The Char Kueh Teow arrives in a plate, serves on banana leaf that slowly infuses for extra aroma. The flat rice noodle is a little thinner than I am used to, even though a little of the greasy side but the caramelised noodle is a good sign of ‘wok hei’. Plump fresh prawns are juicy while the bean sprouts give the dish a nice crunch. A great way to open up our appetites and we want more food!
Joo Hooi Kopitiam 475 Jalan Penang, Georgetown, 10000 George Town, Penang, Malaysia
Tek Sen Restaurant
We hit up Tek Sen Restaurant for lunch. I’ve heard many rave reviews about this famous restaurant in Penang that specialises in Teochew cuisine, especially their signature dish, the candied pork lardon. We order a few dishes recommended by the waiter and share over bowls of steamed rice.
The assam curry fish here is famous for the right reason. The fish of choice in this curry is skate or more commonly known as stingray, the white sweet delicate meat is soaking up the hot and sour tamarind curry sauce, it is not that difficult to start breaking a sweat devouring this beautiful dish.
A simply classic Teowchew dish, the stir fried bitter gourd with salted duck egg offers a refreshing relief from the fiery curry fish. The gourd does have an acquired bitter taste, but you know what they say, anything taste bitter is good for you. 🙂
The stir fried belacan kangkung has always been a favourite of mine and they definitely fried up a mean version of it here at Tek Sen. It is not that difficult to understand why we named this dish “The scenery of Malaya” in Malaysia. The aroma and taste of this dish truly reflects the beauty of Malaysia.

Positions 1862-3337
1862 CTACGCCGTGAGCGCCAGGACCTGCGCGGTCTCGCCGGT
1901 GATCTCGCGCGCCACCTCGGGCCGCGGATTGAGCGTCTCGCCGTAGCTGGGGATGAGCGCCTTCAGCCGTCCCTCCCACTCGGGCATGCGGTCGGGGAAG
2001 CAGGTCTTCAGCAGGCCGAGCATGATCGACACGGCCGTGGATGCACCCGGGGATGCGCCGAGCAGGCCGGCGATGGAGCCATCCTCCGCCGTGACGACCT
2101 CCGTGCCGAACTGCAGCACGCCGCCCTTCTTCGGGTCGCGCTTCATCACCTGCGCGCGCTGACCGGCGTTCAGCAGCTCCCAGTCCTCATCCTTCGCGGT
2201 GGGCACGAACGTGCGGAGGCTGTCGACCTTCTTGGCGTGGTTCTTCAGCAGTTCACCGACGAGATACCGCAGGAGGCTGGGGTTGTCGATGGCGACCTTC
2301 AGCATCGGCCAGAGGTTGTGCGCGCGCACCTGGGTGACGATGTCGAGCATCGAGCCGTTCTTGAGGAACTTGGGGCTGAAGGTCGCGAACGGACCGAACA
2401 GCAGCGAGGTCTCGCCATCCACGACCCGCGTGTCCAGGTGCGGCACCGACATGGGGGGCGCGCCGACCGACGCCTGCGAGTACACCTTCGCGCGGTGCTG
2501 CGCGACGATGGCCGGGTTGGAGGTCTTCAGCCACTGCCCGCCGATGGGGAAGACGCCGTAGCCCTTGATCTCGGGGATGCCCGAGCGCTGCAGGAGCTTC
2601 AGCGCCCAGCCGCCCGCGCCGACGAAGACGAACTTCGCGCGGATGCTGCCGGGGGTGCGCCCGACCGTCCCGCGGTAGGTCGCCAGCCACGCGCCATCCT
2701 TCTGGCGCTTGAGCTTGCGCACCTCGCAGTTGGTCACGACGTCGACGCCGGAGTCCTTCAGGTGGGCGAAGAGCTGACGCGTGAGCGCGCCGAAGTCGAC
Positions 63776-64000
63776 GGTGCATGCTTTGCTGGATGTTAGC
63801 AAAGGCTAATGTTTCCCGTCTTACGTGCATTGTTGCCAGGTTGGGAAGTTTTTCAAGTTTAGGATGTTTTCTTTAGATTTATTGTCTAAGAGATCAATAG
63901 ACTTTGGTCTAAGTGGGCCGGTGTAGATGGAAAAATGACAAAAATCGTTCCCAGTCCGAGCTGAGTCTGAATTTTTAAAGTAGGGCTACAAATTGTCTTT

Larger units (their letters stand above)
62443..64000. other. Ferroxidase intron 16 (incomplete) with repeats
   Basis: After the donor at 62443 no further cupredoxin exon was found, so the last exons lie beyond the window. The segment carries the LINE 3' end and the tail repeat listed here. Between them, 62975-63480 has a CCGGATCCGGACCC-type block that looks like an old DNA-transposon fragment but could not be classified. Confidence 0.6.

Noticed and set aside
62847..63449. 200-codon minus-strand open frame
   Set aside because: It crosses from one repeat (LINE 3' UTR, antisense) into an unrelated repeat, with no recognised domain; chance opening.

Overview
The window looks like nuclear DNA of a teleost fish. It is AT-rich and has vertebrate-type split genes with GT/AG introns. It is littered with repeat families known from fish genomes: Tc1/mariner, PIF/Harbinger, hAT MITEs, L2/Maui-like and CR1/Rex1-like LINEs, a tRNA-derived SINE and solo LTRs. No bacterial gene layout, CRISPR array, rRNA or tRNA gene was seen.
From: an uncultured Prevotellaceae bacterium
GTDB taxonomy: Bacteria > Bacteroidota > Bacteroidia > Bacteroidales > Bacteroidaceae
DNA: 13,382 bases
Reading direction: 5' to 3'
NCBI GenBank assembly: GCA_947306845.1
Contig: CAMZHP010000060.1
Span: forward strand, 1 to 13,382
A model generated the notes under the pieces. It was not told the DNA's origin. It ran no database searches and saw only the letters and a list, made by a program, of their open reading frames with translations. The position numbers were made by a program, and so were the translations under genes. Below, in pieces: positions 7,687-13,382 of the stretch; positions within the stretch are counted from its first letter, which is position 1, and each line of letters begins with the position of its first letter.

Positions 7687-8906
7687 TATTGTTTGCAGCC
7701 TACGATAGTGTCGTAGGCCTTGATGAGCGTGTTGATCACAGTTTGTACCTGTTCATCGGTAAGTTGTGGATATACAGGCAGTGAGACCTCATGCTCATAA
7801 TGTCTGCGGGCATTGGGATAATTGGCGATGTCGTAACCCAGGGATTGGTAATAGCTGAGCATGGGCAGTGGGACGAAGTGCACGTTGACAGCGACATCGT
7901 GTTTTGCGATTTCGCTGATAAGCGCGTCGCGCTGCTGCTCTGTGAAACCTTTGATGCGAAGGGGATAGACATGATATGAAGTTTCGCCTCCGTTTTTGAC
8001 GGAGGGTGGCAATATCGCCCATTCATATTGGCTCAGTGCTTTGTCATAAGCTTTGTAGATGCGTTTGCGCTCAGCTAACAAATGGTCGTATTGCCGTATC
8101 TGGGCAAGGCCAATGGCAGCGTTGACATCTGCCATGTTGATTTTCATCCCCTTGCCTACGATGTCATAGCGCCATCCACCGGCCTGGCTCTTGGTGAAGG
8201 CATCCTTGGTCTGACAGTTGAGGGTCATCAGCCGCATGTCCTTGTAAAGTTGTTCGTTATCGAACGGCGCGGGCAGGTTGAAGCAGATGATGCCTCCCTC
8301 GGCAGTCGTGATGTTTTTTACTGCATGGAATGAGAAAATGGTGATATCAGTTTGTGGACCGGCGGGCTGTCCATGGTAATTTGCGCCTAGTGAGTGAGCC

Then, there is the most talked about dish, the candied pork lardon, or here they simply called it “Siew Yuk” (roast pork). It is a new interpretation of a dish traditionally made with leftover roast pork, cut into thin strips and fried with dark soy and sugar until it is caramelised and sticky sweet. It is a tad too sweet for my liking as I still prefer the Hokkien version where I can drizzle the dark soy sauce over steamed rice.
Tek Sen Restaurant Ground Floor of No.18 & 20. Carnarvon Street 10100 Georgetown, Penang
Durian Hunt at Balik Pulau
You seriously didn’t think our durian eating journey in Penang will stop at two, did you? If the durians don’t come to us, we go hunt them down! An hour drive to Balik Pulau along the windy road, you will find yourself in the midst of the hilly west side of Penang, where durian plantations aplenty.
A few plantations are open to public that offers durian tasting, but if you are pressing for time like us, then simply pull the car over on the side of the road, and join in the durian feasting at the many roadside stalls.
Not really sure what durians are on offer, we simply let the stall holder to pick a few and let us try. Opening a durian without the right tool can be challenging, and extremely dangerous.
But when there is a will, there is a way….
The durian splits open at tail end effortlessly.
The first durian we tried is Ang Sim, means “red heart” in Chinese. The name derives from its dark yellow flesh inside the durian, it is a highly sought after variety with very sweet flavour and soft creamy flesh. We demolish the first one within seconds and order some more.
The next two durians are sadly rather disappointing. These D600 are not quite ripe as the flesh inside is still a little firm and inedible. Nevertheless, we pick out all the soft part and still having a great time sucking on the stones. For the three durians we ate, the cost comes to a total whopping of RM120, which is around AUD40.00, is not cheap that for sure, especially two out of three were duds.
share a durian and let’s get stinky together.
Buddhist Temple Visits
By now you probably really think all that we did in Penang was eating, eating and eating; which is… well… 99% true. While we were not stuffing ourselves silly with food, we actually spend some quality time exploring a few of the many Buddhist temples around Penang.
Until next time, byeeeee!